Welcome to the final article in our series, “Why your company culture must change.” In this series, we’re discussing why your business culture isn’t a fixed set of values you scribbled with your mission statement on a napkin one night. Instead, it is a dynamic set of hierarchical values that can and should change in response to the business’ growth and development.
I’ve heard leaders complaining that their culture is changing. I’ve read countless articles on the topic. Their intentions are good, but I believe their understanding of culture is a bit naive.
I don’t believe that a real company culture can stand the test of time if it is fixed and unchanging.
Thanks to Peter Drucker’s masterful contribution to modern management, culture is panned as a form of business cure-all. A lack of culture is the great destroyer of all things, and the presence of a strong culture is almost all you need to succeed. While I agree with this, I can only do so if we come to a new understanding and definition of culture.
Culture is not your written mission, vision, and values. It is the self-reinforcing norms that are celebrated and functionally beneficial (typically over the medium to long term) to your company.
This understanding of culture is particularly necessary for business owners who are just starting out. In great part due to Collins’ books Built to Last and Good to Great or Lencioni’s The Advantage or Wickman’s Traction, many new businesses are trying to solve problems experienced by big businesses that are in a very different stage of the corporate lifecycle. Trying to solve a problem you are not yet experiencing leads to fruitless endeavors defining fancy and clever missions, visions, and values that are aspirational at best and, in many cases, counterproductive and confusing.
Let me put it simply; the values of a startup should be almost entirely different than the values of a large enterprise. If we try to define 3-7 traits that to last for the entire existence of the company, they will almost certainly be so universal and nonspecific that they will do absolutely nothing to inform the thoughts, decisions, and behaviors of the individuals in the company.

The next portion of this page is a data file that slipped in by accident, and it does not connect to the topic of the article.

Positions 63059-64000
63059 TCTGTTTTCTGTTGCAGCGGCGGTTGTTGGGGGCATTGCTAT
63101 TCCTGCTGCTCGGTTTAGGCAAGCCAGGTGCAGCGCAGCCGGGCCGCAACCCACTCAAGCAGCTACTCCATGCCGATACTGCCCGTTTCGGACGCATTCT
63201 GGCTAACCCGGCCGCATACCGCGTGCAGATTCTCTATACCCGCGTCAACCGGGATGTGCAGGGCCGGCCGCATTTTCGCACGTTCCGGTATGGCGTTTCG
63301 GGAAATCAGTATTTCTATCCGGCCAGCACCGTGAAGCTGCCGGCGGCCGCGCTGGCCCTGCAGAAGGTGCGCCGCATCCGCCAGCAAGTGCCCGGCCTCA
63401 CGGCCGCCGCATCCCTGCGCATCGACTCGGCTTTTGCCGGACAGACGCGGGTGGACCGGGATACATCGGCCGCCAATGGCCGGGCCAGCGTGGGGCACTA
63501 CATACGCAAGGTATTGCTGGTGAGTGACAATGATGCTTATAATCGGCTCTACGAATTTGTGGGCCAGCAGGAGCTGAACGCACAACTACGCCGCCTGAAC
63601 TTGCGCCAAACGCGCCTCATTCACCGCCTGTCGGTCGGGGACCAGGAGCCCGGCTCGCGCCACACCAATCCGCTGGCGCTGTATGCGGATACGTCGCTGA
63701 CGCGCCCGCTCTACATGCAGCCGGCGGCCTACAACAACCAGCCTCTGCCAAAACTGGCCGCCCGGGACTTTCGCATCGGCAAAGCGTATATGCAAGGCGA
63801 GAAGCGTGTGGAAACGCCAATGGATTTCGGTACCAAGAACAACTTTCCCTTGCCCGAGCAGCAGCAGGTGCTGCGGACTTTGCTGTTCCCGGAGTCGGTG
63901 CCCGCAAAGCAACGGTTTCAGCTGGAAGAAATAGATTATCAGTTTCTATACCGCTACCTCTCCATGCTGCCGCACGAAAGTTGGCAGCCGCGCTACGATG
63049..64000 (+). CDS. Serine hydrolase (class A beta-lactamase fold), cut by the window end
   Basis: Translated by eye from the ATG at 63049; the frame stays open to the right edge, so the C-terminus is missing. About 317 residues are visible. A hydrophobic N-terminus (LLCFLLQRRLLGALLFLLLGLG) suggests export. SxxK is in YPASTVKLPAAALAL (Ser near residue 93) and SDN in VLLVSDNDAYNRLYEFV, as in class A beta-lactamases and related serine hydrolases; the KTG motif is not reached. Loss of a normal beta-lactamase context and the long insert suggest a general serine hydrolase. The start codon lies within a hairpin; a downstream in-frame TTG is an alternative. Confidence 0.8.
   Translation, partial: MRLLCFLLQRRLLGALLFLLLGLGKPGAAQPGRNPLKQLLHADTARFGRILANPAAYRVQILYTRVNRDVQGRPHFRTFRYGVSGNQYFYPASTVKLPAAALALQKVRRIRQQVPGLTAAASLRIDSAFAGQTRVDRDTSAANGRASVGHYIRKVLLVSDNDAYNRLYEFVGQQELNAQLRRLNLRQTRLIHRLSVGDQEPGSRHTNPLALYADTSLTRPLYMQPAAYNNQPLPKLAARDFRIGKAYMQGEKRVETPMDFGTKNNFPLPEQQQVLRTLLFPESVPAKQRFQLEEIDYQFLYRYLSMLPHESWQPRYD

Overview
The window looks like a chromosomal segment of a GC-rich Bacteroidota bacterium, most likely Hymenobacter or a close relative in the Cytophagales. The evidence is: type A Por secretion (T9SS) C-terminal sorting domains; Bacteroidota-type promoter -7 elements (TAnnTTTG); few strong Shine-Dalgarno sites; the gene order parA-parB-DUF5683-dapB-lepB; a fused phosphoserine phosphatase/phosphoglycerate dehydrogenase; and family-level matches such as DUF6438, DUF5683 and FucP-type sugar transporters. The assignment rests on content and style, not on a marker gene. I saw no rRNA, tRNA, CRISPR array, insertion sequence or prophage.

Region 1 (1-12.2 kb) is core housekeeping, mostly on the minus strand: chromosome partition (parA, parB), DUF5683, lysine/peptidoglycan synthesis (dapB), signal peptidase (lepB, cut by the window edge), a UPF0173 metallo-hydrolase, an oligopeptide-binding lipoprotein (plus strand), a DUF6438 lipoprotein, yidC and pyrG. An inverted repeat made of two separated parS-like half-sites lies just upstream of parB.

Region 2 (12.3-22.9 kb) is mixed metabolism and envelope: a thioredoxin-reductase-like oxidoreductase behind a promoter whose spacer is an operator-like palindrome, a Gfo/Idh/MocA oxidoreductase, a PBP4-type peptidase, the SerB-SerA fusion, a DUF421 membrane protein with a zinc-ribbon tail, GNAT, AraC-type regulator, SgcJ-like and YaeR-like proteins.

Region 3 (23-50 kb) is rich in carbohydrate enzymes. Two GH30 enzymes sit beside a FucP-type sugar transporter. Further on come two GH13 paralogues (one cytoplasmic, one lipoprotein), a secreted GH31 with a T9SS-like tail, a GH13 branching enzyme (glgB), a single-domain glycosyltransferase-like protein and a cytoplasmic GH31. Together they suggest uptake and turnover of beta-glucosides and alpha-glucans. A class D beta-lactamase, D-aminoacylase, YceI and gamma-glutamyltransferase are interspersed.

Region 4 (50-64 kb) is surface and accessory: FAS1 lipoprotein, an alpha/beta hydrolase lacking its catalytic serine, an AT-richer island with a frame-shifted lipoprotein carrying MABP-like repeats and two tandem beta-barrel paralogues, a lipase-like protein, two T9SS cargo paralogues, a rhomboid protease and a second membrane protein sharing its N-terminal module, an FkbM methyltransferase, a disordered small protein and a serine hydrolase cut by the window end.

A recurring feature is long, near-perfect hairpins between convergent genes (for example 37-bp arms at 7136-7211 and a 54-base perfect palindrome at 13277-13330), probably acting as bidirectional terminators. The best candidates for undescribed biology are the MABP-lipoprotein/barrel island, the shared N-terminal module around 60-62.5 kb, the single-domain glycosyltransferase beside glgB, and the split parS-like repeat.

To survive, successful company’s unconsciously (or consciously) abandon these aspirational values and develop an unwritten and unspoken code of behavior that is actually necessary for the company to perform, to grow, and even just to survive. This works for a while, at least on the surface.
However, under the surface, the real damage is inflicted on the team. The written values are almost entirely forgotten; you’ve unintentionally but thoroughly discredited your written culture, leaving everyone to do what you do, not what you say. When it comes time for the business to grow up and start to implement systems and processes to achieve the next level of growth, the unspoken culture fights back with a fury.
Internally, it feels more like an existential fight for survival than it does and evolutionary step forward. This internal and often unspoken conflict is what makes Whitewater so painful for leaders and employees. There is almost no way to know what the culture is. It’s not what we wrote down. What we were doing seems not to be working anymore. The new people bring the right skills, but they don’t feel like “us.” The “us” who got us here aren’t getting the job done. We need to find true north again, but we don’t know where to look.
How do we solve this problem?
The best way to solve this problem is to come to terms with the reality that values change over time and to be ok with what our real values currently are, no matter how cool or aspirational they are. For example, most small businesses need to get rid of their current values and write a new REAL list, and value #1 should be “Sales.” This level of honesty would be painful for a moment, but it’s true. These businesses need everyone, regardless of their position, to be thinking of how to generate and support new sales.
Unfortunately, no one does this, and we’re creating a ton of confusion because of it. If you want to create clarity in your business, I guarantee you communicating what is really valuable to you now will get the job done. Get rid of jargon like innovation, creativity, and integrity if they never REALLY mattered in the first place. Replace them with values like Sales, Enthusiasm, Agility, Determination, and Ship It, and you’ll be shocked at the difference it makes.
Then, as the company grows and matures, your honesty about the values will give you the moral authority to intentionally change those values to ensure the company thrives at this new stage in its lifecycle, as we discussed in Part 2 of this series.
I would love to hear from you. Do you agree or disagree? What are your values, and do they line up with what you value? Do your values need to change? Post your thoughts in the comments section below.